Councils made to give £225k BACK to developers – often because they didn’t spend it quickly enough
- Credit: Archant
Cash-strapped Suffolk councils have returned thousands of pounds of contributions to developers which were meant to be spent on community schemes.
More than £225,000 of Section 106 money has been handed back by councils – mainly because they did not spent it in time.
The money, paid to councils by developers, is meant to go on road improvements, public transport and community facilities at new housing estates.
S106 contributions are often included as a way to overcome objections and as a condition of planning approval.
But on a number of occasions in the last five years the money was returned because Suffolk councils had not spent it within a five-year limit, Freedom of Information requests from this newspaper show.
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While the sums are a fraction of total S106 contributions made, councillors said they showed deep failings within local government.
Andrew Stringer, leader of the Liberal Democrat, Green and Independent group at Suffolk County Council (SCC), said it was “perverse” that developer contributions were going unspent during a time of austerity.
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Much of the returned funding was down to SCC’s failure to carry out highways projects.
“This just fuels the anti-development argument,” Mr Stringer said.
Councils said far more S106 funding has been spent than returned, helping to build new roads, schools and sports facilities.
But with many of the biggest returns relating to already controversial developments, councillors said it undermined people’s faith in planning. Sarah Adams, Labour’s group leader at SCC, said there was something “fundamentally wrong with the system”.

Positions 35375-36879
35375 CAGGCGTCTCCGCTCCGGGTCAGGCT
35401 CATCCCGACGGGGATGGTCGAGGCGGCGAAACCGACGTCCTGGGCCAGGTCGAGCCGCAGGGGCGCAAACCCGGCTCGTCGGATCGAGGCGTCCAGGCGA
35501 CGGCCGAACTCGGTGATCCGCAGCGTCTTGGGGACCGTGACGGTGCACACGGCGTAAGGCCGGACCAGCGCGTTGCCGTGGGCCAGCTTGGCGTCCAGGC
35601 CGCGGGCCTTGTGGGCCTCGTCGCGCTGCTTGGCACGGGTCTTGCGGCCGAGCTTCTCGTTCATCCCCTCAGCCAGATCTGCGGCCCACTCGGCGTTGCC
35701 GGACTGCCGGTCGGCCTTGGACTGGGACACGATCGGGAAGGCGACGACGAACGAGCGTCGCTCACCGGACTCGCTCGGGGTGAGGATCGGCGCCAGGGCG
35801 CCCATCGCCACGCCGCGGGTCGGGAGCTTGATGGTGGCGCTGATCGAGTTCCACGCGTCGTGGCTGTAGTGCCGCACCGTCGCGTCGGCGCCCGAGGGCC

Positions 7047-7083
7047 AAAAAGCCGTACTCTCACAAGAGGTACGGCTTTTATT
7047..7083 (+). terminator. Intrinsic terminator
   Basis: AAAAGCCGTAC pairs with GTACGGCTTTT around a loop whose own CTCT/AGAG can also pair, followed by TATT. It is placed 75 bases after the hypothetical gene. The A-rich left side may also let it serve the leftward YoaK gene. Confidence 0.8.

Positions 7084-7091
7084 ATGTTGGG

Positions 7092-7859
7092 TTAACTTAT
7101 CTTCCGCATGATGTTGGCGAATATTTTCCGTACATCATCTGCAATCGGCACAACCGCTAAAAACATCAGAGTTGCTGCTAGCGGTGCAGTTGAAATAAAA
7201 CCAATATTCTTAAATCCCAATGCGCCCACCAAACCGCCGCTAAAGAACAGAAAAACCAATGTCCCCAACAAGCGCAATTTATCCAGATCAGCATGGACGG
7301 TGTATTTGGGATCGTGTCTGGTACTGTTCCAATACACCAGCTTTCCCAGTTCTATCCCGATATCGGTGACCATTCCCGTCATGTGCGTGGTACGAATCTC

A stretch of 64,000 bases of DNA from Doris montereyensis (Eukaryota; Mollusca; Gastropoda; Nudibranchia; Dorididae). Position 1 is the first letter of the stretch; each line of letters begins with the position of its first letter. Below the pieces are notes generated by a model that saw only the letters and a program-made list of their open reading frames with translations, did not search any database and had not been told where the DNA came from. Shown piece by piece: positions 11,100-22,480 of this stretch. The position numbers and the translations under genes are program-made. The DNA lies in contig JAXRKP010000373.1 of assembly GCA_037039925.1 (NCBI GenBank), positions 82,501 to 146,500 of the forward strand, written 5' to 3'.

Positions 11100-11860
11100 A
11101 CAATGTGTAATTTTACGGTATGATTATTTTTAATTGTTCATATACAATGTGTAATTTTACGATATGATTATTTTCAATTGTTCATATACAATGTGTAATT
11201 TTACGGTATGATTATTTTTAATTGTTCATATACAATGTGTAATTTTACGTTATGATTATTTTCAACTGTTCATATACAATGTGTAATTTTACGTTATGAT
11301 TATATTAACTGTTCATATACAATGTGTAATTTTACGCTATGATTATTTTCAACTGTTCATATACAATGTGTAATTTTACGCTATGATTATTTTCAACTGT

“This money could have made a real difference to communities across Suffolk, with many already feeling the strain of increasingly unsustainable development,” she added.
Ipswich Borough Council returned £37,960 to house builder Crest Nicholson over its 340-home development on the former Hayhill allotment site off Woodbridge Road. Although money had been earmarked for highways improvements, SCC failed to carry out the project on time.
Mid Suffolk District Council (MSDC), meanwhile, repaid Bellway Homes £20,000 for a 21-home extension to the Claydon Heights development in Claydon. The funding was for a new village hall but had to be returned when the rest of the cash could not be raised in time.
The council said it sought to negotiate other uses for the funding but claimed the developer was not willing to engage.
Peter Avis, treasurer of the Claydon and Barham Community Centre, said there had been repeated attempts to contact Bellway, dating back several years, but to no avail.
And Saxmundham missed out on just under £20,000 for Hopkins Homes’ 145-home development in Church Hill.
The S106 money was earmarked for traffic calming measures but was returned because SCC highways did not spend it within five years.
Jeremy Smith, chairman of Saxmundham’s neighbourhood plan steering group, said: “I’m dismayed that Saxmundham has been deprived of essential infrastructure funding.”
The same development had also been expected to provide £200,000 for a “one stop” health service.
But John Havard, of Saxmundham Health, said that never got off the ground because of financial problems at the now disbanded primary care trust.
However, Dr Havard said Hopkins Homes “acted very reasonably” and allowed half of the money to fund changes to the existing building.
Hopkins Homes was paid a further £25,267 of returned S106 money from MSDC on its 21-home development in Walsham le Willows.